How to combine Silverlight and the XNA Framework in a Windows Phone app

[This documentation is preliminary and is subject to change.]

July 06, 2012

Applies to: Windows Phone 8 Developer Preview | Windows Phone OS 7.1

This topic provides step-by-step instructions for creating a basic app that combines Silverlight and the XNA Framework. You can find this completed Silverlight/XNA Framework sample in the Code samples for Windows Phone topic. There is also a more elaborate sample called MyLittleTeapot on the same page that demonstrates how to update the XNA Framework content by responding to gestures from the Silverlight input system.

Tip Tip:

Before continuing, read Using the project template that combines Silverlight and XNA in Windows Phone to understand the code created by the project template used in this article.

In the past, you were forced to decide whether to use Silverlight or the XNA Framework to build your Windows Phone app. While some classes could be shared across frameworks, only one framework could be used for visuals. Starting with Windows Phone OS 7.1, you can combine Silverlight and the XNA Framework into a single app by using the new SharedGraphicsDeviceManager and the UIElementRenderer class.

Note Note:

The steps in the following procedure are for Visual Studio 2010 Express for Windows Phone. You may see some minor variations in menu commands or window layouts when you are using the add-in for Visual Studio 2010 Professional or Visual Studio 2010 Ultimate.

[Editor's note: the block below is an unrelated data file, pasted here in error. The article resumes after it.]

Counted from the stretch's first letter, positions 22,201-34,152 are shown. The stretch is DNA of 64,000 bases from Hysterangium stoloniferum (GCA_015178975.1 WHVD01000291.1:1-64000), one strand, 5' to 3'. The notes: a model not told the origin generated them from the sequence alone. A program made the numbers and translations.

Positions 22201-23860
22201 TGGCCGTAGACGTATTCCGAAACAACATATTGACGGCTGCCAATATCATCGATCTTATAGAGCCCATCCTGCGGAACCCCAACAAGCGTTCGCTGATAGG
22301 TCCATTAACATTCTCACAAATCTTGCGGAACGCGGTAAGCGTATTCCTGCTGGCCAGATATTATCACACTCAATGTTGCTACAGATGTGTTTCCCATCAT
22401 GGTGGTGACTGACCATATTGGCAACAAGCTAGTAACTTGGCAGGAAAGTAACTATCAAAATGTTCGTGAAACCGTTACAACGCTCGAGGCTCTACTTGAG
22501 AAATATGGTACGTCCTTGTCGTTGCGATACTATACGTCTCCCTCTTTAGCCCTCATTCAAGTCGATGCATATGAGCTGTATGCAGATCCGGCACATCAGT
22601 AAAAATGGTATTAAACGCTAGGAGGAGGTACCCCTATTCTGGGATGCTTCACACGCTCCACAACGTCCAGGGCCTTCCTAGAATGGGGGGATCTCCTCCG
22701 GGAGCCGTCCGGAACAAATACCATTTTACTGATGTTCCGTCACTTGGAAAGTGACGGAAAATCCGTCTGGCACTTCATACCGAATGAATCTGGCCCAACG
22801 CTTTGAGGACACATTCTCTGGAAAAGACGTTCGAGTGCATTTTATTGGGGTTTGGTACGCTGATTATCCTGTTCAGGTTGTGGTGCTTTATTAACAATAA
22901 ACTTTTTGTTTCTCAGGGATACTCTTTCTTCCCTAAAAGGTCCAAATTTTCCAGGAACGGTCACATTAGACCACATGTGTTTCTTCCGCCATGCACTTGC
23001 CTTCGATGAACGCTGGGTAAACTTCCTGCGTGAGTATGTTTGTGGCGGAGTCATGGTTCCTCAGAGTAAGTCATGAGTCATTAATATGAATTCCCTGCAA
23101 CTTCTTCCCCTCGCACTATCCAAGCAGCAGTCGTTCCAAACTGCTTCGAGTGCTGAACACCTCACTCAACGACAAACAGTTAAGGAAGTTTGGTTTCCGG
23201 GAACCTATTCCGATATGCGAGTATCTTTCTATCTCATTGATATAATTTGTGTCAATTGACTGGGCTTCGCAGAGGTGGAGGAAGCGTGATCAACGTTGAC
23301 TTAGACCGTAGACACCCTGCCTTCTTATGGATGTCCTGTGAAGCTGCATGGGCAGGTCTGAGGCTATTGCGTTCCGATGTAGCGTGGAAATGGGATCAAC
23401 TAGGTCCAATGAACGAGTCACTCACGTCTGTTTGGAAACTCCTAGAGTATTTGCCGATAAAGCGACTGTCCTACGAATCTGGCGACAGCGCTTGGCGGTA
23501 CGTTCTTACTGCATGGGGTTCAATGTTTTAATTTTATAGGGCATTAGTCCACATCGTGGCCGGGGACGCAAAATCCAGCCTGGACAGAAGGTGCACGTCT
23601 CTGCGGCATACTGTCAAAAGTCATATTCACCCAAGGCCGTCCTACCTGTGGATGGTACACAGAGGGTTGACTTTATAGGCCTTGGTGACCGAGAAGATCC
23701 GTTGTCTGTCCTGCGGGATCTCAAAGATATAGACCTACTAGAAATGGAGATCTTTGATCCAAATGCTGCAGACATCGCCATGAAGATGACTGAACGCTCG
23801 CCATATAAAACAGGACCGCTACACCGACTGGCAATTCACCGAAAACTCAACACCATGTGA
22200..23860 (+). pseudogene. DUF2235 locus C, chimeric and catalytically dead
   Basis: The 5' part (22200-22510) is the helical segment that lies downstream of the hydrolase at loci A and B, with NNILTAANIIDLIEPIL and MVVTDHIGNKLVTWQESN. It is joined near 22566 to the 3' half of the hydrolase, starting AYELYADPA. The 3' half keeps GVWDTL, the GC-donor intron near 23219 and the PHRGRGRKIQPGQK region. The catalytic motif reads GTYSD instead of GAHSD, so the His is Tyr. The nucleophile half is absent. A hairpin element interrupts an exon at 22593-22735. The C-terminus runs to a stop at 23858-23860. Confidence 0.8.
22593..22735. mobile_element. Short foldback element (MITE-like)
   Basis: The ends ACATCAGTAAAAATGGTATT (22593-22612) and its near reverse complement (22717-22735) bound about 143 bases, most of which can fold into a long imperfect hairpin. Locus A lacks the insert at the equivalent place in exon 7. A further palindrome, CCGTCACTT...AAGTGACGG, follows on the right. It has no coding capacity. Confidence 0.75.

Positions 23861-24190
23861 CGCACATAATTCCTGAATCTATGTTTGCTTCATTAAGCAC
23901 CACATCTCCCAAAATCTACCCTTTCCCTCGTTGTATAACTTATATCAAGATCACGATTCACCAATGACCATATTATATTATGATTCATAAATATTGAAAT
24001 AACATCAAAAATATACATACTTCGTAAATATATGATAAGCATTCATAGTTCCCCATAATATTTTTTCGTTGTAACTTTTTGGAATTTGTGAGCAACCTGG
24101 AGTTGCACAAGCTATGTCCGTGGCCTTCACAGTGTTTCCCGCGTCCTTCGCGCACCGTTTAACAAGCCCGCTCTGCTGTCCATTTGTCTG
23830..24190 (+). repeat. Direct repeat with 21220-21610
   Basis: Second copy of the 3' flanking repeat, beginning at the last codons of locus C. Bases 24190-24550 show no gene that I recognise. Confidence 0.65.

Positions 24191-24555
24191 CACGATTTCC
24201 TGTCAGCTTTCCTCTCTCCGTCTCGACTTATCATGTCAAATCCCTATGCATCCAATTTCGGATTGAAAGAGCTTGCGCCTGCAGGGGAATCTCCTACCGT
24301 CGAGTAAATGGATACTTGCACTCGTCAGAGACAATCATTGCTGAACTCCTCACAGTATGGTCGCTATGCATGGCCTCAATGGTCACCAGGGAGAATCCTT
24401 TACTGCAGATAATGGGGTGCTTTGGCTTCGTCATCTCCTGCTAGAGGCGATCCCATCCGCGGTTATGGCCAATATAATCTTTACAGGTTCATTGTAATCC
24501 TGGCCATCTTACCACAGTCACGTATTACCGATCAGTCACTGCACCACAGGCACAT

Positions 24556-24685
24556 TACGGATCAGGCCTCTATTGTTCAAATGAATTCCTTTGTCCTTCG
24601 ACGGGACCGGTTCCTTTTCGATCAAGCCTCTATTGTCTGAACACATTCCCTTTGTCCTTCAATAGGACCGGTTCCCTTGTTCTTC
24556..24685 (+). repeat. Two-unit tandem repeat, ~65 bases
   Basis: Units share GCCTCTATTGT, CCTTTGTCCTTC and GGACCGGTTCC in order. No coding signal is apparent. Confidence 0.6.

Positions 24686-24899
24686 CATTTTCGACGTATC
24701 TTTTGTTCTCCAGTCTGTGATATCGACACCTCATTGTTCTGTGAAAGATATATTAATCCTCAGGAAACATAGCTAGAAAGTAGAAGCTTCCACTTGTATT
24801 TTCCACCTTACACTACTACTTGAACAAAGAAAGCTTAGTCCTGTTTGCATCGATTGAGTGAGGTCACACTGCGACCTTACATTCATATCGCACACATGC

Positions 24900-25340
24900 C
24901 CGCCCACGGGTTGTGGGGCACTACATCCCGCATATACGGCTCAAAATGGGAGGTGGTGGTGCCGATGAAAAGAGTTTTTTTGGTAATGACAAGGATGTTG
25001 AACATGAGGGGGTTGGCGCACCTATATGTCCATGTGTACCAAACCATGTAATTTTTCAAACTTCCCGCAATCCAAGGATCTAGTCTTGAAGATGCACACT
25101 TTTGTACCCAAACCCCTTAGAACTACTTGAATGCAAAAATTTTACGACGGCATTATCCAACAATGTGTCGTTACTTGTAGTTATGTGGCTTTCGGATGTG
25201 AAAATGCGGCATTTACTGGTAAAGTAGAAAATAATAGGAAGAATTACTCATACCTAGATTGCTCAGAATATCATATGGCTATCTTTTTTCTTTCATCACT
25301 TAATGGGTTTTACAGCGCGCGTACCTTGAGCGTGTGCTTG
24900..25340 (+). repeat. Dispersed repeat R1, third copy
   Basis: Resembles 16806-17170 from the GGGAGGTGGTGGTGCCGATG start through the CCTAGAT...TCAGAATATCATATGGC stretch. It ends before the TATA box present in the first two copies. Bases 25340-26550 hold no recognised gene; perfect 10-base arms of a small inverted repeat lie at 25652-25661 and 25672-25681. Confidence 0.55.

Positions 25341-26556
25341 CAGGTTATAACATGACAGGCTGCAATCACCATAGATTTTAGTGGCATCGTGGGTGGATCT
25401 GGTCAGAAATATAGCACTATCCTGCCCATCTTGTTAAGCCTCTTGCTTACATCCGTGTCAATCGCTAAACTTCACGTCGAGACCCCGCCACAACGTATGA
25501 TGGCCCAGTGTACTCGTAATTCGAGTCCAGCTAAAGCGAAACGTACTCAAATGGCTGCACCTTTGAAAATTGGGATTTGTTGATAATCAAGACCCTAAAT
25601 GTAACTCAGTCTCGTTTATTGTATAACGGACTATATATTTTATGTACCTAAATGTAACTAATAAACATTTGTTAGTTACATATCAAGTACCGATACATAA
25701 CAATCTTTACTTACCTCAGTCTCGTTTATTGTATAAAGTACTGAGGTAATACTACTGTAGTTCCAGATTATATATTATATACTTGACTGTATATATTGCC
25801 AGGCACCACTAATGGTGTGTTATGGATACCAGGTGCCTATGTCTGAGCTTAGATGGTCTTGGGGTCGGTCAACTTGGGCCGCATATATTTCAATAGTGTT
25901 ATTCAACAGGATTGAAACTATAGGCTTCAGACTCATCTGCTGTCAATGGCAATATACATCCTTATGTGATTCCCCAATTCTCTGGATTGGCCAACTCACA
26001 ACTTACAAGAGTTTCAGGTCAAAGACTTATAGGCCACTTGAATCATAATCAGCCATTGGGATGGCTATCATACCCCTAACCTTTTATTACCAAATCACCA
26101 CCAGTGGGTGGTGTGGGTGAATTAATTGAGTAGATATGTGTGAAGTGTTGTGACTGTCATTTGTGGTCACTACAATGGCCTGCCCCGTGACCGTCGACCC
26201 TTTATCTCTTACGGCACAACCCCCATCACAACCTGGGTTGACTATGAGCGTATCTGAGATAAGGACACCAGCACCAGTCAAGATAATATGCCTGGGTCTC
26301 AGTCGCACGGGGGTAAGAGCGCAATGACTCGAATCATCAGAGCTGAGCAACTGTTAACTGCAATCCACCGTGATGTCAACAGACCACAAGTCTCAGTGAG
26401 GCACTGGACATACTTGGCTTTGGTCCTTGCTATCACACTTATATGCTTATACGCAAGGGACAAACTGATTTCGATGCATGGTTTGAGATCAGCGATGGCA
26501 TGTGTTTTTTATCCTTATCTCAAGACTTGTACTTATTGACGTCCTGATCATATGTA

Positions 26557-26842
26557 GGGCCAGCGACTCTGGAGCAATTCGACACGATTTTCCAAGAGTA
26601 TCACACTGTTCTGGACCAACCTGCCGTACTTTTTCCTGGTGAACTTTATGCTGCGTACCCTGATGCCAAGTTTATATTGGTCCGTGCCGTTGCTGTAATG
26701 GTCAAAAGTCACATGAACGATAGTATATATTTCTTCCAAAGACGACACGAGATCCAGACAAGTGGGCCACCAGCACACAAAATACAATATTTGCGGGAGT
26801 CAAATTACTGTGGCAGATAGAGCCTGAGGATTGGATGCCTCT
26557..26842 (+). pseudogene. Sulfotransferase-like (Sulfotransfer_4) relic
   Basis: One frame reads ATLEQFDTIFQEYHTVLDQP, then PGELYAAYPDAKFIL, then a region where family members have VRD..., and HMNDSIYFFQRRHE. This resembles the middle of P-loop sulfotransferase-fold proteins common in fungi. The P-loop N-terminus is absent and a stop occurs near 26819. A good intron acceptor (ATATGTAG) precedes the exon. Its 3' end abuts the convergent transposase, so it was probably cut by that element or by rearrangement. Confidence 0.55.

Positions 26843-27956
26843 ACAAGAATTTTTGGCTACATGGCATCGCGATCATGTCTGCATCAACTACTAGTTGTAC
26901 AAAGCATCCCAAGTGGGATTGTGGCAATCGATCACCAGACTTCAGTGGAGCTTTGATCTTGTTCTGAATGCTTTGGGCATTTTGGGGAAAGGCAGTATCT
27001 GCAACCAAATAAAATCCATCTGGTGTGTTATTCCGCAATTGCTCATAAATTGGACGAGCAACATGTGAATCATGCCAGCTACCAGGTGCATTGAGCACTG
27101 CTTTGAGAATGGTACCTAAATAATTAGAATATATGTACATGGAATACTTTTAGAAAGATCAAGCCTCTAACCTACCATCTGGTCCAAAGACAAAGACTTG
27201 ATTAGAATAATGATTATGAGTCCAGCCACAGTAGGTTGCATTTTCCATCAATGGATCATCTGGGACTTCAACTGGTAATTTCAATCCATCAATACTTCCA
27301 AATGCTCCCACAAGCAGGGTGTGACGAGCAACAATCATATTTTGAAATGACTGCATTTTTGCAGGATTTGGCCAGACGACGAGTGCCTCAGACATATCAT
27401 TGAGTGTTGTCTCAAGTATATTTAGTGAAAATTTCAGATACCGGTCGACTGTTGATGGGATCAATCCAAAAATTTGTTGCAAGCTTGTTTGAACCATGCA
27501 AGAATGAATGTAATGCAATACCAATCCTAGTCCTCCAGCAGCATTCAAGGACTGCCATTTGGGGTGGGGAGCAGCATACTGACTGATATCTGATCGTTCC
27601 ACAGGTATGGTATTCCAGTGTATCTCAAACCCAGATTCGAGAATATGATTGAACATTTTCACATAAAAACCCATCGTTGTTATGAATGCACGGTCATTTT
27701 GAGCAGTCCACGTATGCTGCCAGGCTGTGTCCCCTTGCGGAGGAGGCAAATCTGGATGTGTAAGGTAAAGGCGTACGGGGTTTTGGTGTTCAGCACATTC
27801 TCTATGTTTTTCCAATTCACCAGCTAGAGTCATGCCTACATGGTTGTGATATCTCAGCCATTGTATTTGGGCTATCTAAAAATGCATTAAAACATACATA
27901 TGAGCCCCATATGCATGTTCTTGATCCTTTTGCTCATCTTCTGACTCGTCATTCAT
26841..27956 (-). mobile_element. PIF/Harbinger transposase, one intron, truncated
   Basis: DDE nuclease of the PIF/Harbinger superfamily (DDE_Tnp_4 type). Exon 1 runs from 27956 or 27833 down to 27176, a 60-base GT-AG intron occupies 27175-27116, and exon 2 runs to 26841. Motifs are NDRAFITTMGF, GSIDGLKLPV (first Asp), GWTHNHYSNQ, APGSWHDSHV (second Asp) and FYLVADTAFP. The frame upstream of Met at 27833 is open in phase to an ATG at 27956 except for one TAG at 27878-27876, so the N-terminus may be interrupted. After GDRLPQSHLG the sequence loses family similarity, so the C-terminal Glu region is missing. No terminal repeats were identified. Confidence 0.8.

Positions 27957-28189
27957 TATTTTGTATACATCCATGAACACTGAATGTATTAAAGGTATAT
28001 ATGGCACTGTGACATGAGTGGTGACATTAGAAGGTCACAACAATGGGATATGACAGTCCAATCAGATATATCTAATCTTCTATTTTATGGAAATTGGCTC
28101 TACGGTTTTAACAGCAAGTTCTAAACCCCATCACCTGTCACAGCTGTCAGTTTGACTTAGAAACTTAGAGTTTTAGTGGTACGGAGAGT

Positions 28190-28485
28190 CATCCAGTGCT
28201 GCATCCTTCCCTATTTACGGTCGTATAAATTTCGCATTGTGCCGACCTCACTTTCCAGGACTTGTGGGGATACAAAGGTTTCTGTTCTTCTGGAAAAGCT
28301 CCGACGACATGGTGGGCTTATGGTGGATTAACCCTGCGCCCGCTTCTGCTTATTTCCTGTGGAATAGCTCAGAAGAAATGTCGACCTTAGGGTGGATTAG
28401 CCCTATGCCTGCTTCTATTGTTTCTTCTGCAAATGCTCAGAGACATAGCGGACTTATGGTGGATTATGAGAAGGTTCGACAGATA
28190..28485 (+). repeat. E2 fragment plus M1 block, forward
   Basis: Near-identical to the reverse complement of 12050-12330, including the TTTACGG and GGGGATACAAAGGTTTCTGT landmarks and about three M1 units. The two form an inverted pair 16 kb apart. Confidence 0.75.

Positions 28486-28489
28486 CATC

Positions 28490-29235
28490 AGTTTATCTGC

This topic contains the following sections.

The first step in creating a Windows Phone Silverlight app is to create a new project.

To create a new project

  1. Make sure you have downloaded and installed the Windows Phone SDK. For more information, see Installing the Windows Phone SDK.

  2. Start Visual Studio 2010 Express for Windows Phone from the Windows Start menu. If the Registration window appears, you can either register or temporarily dismiss the window.

  3. Create a new project by selecting the File | New Project menu command.

  4. The New Project window is displayed. Expand the Visual C# templates, and then select the Silverlight for Windows Phone templates.

  5. Select the Windows Phone Silverlight and XNA Application template. Fill in the project Name with a name of your choice.

  6. Click OK. Visual Studio creates a new project and opens MainPage.xaml in the Visual Studio designer window.

    After creating the project, you may see an item in the Warning window that says something similar to: “The project 'SilverlightXNAAppLib' cannot be referenced. The referenced project is targeted to a different framework family (.NETFramework).” You can safely ignore this error. It is simply referring to naming differences between the Silverlight and XNA Framework assemblies.